Skate park project a no go this year

CAO says funding the project would be difficult with the Trail’s financial rec challenges

When was the last time a volunteer group was asked to raise 50 per cent of the costs for a children’s park in Trail?

That’s the question skate park enthusiasts are asking.

Park fundraiser Scott Daniels is shaking his head and questioning how to roll forward with the long awaited but nowhere in sight all-wheel Silver City skate park, following a recent decision by Trail council.

Two years ago, council committed to fund 50 per cent of the $550,000 skate park capital project once the skate park fundraising committee reached its $275,000 goal.

To date, the committee has raised in excess of $61,000 in cash commitments from the community, but in these less than stellar economic times, a more realistic goal is needed to push the project forward, according Daniels.

He approached the city in December with a request to reduce the committee’s goal to a more achievable $100,000, and after a three month wait, was disappointed to learn that Trail council turned down that appeal earlier this month.

“We were very disappointed to receive notice that the skate park is not included in the 2014 budget,” said Daniels. “The committee needs a realistic and achievable goal.”

Given the extensive list of capital projects planned this year, the absence of the committee’s portion of funding meant the inclusion of the project would result in the deferral of another priority project.

“Given that the park would not be constructed this year, allocating funding to this project is not the preferred approach,” explained David Perehudoff, Trail’s chief administrative officer. “As noted, council did not agree to reduce the funding goal given that the project will not proceed in 2014.”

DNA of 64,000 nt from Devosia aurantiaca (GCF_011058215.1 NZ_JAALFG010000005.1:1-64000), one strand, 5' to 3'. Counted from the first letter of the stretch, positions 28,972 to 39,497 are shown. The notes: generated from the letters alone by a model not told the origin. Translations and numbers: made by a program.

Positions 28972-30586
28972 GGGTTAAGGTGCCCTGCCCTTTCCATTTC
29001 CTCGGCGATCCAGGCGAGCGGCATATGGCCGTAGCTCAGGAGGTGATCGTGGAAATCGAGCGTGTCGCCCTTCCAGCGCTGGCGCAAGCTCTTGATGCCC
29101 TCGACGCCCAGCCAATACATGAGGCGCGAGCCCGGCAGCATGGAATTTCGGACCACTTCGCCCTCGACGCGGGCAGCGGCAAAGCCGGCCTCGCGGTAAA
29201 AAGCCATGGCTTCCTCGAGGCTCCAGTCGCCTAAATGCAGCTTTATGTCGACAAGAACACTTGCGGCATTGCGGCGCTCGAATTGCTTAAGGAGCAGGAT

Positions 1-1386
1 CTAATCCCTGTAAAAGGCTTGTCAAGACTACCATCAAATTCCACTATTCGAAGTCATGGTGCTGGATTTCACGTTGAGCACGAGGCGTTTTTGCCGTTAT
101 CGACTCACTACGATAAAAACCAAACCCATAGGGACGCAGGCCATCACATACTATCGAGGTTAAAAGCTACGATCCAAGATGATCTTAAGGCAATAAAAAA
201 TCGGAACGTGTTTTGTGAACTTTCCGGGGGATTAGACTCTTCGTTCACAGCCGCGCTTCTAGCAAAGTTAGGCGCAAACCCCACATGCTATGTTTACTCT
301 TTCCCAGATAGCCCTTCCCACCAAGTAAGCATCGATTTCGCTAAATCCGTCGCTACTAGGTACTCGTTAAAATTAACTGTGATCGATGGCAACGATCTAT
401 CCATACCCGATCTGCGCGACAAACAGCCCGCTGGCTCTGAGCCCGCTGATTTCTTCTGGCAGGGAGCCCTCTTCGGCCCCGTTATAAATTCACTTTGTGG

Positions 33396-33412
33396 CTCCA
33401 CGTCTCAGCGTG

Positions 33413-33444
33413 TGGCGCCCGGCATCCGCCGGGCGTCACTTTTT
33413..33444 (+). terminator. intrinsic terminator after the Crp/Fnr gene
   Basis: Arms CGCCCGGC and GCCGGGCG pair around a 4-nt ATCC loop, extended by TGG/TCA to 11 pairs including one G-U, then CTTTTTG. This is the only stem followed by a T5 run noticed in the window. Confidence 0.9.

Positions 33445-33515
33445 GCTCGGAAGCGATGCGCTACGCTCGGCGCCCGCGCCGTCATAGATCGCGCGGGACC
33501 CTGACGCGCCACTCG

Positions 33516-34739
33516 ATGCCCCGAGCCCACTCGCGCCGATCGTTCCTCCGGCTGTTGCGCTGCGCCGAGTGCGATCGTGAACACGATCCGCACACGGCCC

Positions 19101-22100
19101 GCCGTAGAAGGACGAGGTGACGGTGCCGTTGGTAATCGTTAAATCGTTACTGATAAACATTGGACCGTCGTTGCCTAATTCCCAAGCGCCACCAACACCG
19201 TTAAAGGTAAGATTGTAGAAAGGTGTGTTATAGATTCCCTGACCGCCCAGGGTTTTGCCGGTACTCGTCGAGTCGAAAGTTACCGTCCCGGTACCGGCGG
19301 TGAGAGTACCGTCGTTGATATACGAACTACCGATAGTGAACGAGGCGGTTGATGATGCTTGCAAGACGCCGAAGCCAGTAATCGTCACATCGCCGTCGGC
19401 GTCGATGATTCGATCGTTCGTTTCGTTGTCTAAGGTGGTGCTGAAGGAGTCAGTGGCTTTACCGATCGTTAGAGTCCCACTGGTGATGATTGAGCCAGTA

The city will consider revisiting the skate park plan for 2015 but with Trail’s overall financial challenges with respect to recreation, funding the major project would be difficult, the CAO added.

The skate park project gained momentum last fall after the Trail Parks and Recreation Master Plan recommended the initiative as a priority for youth in Trail, citing a near 50 per cent response rate to 1,000 mail-out surveys, with 23 respondents and six agencies providing written and verbal comments in support of prioritizing the skate park project.

Since that time, regional recreation cost sharing with neighbouring communities has collapsed, leaving the city with a $300,000 budgetary shortfall.

“Ultimately the loss of funding from the Beaver Valley and Warfield does impact the city’s capacity,” said Perehudoff. “Council will need to grapple with the construction of what would most likely be a regionally used facility without any sort of funding assistance.”

Daniels conceded that the current political situation is a “financial quagmire,” affecting present and future recreational opportunities in Greater Trail.

“Although the committee has had regular monthly meetings for more than two years now,” he continued, “they will be meeting again this weekend to discuss a path forward.”

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